Guest Post via @mskirksey4: “Back in the day when I was in pre-service…

…before I had a classroom and before I had my degree.” A Tribe Called Quest happily played in the background as I worked on developing strategies and my portfolio. Then it hit me. How can I represent my love for hip hop in my classroom? Yeah, some of the tunes are too inappropriate to play for my future students, but I know I can make it work. I developed my strategies and even tested them out as a student teacher and then BOOM. Three important things happened:

  • I graduated
  • I earned a position as a 7th/8th grade Science teacher
  • I wimped out on my hip hop strategies as a first-year teacher.

At the end of the school year, my principal moved me to 4th grade, and I assured myself that I would develop a hip hop theme for my classroom. It all started with my door. Parents, students, and staff would know that we are a TRIBE, a family helping each other learn and grow.  My students that year thrived off of knowing that we were a “Tribe Called Kirksey.”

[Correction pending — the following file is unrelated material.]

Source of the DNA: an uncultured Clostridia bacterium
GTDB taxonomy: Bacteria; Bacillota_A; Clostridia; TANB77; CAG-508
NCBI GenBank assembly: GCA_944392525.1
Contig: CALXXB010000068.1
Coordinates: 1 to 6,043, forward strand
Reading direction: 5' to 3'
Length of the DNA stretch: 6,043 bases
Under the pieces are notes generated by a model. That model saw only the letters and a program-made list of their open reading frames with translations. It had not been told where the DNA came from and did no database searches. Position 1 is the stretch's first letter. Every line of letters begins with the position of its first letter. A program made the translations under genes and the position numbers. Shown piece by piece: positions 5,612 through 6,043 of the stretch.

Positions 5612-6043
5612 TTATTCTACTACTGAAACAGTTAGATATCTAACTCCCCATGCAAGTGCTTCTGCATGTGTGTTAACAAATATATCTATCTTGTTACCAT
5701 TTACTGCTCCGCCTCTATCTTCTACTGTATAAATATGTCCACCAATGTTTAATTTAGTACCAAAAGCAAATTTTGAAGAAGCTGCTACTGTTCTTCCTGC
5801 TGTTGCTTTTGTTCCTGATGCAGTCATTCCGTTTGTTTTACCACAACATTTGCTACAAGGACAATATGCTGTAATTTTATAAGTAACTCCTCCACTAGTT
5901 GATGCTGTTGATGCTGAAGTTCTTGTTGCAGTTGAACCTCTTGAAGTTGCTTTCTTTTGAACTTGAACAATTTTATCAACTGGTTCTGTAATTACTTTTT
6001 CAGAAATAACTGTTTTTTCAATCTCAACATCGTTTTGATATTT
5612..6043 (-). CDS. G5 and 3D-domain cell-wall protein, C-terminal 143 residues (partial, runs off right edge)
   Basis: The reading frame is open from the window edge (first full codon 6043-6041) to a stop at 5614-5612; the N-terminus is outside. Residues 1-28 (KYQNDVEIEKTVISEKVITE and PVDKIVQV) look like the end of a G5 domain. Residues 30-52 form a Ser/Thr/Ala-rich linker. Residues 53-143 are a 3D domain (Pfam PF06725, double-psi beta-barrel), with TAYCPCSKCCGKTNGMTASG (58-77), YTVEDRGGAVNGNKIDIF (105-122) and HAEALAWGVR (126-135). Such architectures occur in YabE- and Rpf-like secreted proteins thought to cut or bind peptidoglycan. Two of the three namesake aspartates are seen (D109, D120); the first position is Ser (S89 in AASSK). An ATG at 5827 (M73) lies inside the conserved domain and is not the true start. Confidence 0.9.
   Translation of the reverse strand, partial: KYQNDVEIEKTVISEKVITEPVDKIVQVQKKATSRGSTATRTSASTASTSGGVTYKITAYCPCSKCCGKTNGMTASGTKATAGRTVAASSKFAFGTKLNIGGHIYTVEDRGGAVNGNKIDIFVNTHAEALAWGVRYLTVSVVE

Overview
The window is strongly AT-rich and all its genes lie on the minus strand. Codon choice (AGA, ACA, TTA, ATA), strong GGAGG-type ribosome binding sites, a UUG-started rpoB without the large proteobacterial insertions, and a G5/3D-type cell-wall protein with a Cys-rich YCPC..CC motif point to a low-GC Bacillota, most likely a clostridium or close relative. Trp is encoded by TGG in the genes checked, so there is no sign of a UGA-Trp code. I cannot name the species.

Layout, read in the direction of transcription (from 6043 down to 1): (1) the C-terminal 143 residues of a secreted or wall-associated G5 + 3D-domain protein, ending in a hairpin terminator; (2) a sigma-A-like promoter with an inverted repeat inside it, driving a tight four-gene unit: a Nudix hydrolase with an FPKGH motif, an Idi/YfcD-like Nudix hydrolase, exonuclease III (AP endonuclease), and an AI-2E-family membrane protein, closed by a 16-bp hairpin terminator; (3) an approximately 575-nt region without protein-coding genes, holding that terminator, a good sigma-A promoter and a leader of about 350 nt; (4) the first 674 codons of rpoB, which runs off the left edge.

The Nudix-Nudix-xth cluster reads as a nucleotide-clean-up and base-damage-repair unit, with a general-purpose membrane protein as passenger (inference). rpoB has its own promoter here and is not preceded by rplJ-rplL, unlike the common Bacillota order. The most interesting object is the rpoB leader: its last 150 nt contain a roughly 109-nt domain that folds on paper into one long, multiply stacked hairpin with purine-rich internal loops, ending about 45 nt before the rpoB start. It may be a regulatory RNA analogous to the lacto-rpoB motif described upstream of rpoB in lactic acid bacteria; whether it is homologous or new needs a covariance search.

What strategies did I implement with the influence of ATCQ?

  • If I wanted my student’s attention, all I had to do is say “Can I Kick It?“, while my students quickly replied, “Yes you can!”
  • I created stations that gave my students the task to write raps and poems using their weekly spelling words or science vocabulary terms.
  • Using online resources such as Flocabulary excited my students and I used it as hooks, in reviews, or even as an end-of-the-day incentive!ATCK

I carried the same theme and strategies with my second 4th-grade class, who also responded well to our tribe theme. As my third teaching year closes, I am beginning to get stuck in the sand and stagnant. I started this blog to share and collaborate with my fellow teachers, to help keep things fresh and relatable for my students. Have you used any hip hop themes? What about literary themes? Let me know, because like Q-tip has said before, “We got to do our due, not separate, TOGETHER.” 🙂

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